The British Library has acquired My Ladye Nevells Booke, one of the finest music manuscripts of the Elizabethan age, which went on public display at the library for the first time beginning 6 June 2006. The manuscript contains forty-two works by William Byrd (1542 or 3–1623), the greatest English composer of the Elizabethan age. It contains some of his best-known keyboard music, including "Carman's Whistle" and "Sellinger's Round," both still popular today.
My Ladye Nevells Booke has been acknowledged as one of the finest Tudor music manuscripts and is an object of outstanding calligraphic beauty. It was completed on 11 September 1591 by John Baldwin, the best known music scribe of the time who almost certainly copied the pieces under Byrd's direction. As such, it contains a series of corrections thought to be by Byrd himself. Though the identity of Ladye Nevell has long been disputed, recent research has uncovered that the dedicatee was Elizabeth, the wife of Sir Henry Nevell of Billingbere (ca. 1518–1593). Following Sir Henry's death in 1593 the manuscript is thought to have passed into the hands of Queen Elizabeth I.
In addition to being displayed in the British Library's public galleries, My Ladye Nevells Booke will be fully digitized and placed on the British Library Web site with supplementary information about the volume and its history. A series of lectures and workshops aimed at school children, college students, and lifelong learners will enhance people's knowledge and understanding of this manuscript and Byrd's seminal position in the development of English keyboard repertoire. Further information about My Ladye Nevells Booke can be found at: http://www.bl.uk/collections/ music/my_ladye_nevells_booke.html (accessed 23 August 2006).
The Syracuse University Library has received a gift of $100,000 from retired UCLA musicologist Dr. Richard Hudson to establish the Holtkamp-Poister Endowed Fund. Income from this endowment will be used each year to add to the music collections of the library without restriction as to the type of material. Professor Hudson received his M.A. degree from Syracuse University where he was an organ student of Arthur Poister (1898–1980), and performed on the recently-restored Crouse Holtkamp organ. Poister came to teach at Syracuse University in 1950.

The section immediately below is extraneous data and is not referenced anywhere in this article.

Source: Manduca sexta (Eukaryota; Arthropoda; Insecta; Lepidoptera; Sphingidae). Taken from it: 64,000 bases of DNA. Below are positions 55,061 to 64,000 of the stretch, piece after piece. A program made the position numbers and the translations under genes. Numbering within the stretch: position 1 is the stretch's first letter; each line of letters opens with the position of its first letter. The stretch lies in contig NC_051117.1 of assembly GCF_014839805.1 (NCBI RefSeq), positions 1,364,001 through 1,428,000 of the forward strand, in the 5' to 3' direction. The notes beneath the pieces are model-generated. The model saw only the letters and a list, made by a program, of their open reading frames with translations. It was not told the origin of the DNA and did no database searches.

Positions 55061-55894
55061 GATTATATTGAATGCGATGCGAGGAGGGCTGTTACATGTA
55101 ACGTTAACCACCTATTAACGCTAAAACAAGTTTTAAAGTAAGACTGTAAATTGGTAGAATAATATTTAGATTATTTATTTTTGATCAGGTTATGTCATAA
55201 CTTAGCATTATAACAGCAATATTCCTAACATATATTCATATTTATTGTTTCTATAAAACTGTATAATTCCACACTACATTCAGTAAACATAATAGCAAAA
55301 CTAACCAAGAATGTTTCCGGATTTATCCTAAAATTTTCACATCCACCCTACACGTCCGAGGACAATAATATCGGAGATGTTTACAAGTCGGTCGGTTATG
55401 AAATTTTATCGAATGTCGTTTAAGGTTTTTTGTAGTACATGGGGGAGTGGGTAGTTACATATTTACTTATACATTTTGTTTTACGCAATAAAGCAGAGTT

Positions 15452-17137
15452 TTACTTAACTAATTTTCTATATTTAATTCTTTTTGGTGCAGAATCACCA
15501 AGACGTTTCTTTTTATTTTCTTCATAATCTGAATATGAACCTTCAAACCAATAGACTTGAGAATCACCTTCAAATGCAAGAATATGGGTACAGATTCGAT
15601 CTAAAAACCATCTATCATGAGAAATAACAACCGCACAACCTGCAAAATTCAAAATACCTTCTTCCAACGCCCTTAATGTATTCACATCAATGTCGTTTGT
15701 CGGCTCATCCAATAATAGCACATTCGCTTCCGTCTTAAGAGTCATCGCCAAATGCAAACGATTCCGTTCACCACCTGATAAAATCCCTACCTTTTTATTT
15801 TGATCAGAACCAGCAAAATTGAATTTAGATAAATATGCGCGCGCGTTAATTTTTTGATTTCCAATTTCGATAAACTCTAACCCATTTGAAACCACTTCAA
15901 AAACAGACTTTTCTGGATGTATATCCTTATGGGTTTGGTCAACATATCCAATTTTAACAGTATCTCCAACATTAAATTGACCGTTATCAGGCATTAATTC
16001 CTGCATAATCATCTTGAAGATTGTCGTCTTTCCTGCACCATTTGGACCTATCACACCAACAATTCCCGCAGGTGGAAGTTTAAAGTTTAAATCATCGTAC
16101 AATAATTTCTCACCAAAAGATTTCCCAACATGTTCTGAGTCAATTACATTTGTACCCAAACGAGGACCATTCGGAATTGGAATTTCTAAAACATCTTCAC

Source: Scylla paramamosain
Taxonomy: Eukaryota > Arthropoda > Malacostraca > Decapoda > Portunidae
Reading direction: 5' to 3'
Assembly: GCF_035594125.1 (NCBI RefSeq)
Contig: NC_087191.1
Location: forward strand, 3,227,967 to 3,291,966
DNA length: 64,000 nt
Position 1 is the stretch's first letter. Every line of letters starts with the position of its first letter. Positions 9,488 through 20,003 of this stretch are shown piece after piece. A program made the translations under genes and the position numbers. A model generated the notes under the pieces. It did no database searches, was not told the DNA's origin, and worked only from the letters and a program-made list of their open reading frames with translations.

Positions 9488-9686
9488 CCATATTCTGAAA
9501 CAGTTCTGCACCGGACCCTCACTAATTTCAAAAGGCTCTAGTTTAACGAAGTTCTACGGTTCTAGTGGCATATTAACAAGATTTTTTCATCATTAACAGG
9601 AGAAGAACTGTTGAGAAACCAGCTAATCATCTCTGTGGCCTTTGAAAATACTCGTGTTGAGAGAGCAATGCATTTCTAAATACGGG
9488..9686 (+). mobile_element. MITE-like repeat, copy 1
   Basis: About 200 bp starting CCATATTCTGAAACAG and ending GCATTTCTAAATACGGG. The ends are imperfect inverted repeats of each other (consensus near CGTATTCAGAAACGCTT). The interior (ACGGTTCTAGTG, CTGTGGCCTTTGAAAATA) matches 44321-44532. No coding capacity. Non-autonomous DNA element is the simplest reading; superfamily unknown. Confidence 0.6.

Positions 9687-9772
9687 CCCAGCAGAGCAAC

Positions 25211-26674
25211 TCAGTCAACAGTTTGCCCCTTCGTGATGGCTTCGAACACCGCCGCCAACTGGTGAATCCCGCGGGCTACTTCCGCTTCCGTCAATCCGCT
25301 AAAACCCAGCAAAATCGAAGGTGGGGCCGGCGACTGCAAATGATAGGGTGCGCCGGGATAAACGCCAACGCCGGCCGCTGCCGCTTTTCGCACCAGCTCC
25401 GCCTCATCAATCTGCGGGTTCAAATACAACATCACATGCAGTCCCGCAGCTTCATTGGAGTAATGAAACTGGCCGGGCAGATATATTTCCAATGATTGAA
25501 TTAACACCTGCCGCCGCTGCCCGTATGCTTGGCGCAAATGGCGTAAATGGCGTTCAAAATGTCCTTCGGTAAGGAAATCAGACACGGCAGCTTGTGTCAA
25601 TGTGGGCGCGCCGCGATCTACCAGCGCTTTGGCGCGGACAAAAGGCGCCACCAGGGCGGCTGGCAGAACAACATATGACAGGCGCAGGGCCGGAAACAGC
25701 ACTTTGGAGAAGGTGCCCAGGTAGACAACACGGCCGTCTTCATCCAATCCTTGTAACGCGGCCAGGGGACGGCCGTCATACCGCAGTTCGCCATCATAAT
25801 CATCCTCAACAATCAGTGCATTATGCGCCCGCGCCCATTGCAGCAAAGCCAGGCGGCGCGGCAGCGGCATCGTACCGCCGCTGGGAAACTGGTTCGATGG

Towson University was one of fifty selected institutions to host Looking At: Jazz, America's Art Form, a grant program sponsored by the National Video Resources, the American Library Association, and the National Endowment for the Humanities. Lisa Woznicki, fine arts librarian at Towson, applied for the grant, which will partner the Albert S. Cook campus library with the university's music department to provide the campus and community with six film/lectures on various aspects of jazz and jazz culture. Dave Ballou, noted jazz trumpeter and Towson faculty member, will serve as the Jazz Scholar for the program, and components will include related performances by the university's jazz ensembles, as well as guest performers who will serve on panel discussions for each film.
National Geographic has announced the creation of a music initiative that offers consumers a soundtrack to the world, from traditional roots music to unexpected hybrids from the furthest reaches of the globe. National Geographic World Music (http://worldmusic.nationalgeographic.com [accessed 23 August 2006]) showcases international artists and musical performances in an interactive and immersive online environment. In supporting National Geographic's core aim of inspiring people to care about the planet, the National Geographic World Music site uses the language of music as a medium to tell the stories of the world.
From Morocco to Indonesia, New Zealand to Sweden, Cuba to the United States and Senegal, National Geographic World Music offers a chance to discover music by different artists, regions, and genres. The site also provides rich context for music through National Geographic's unique assets that include videos, maps, photos, and features from its magazines, and other editorial platforms. Searches are enabled via artist, genre, country and region. Featured artists...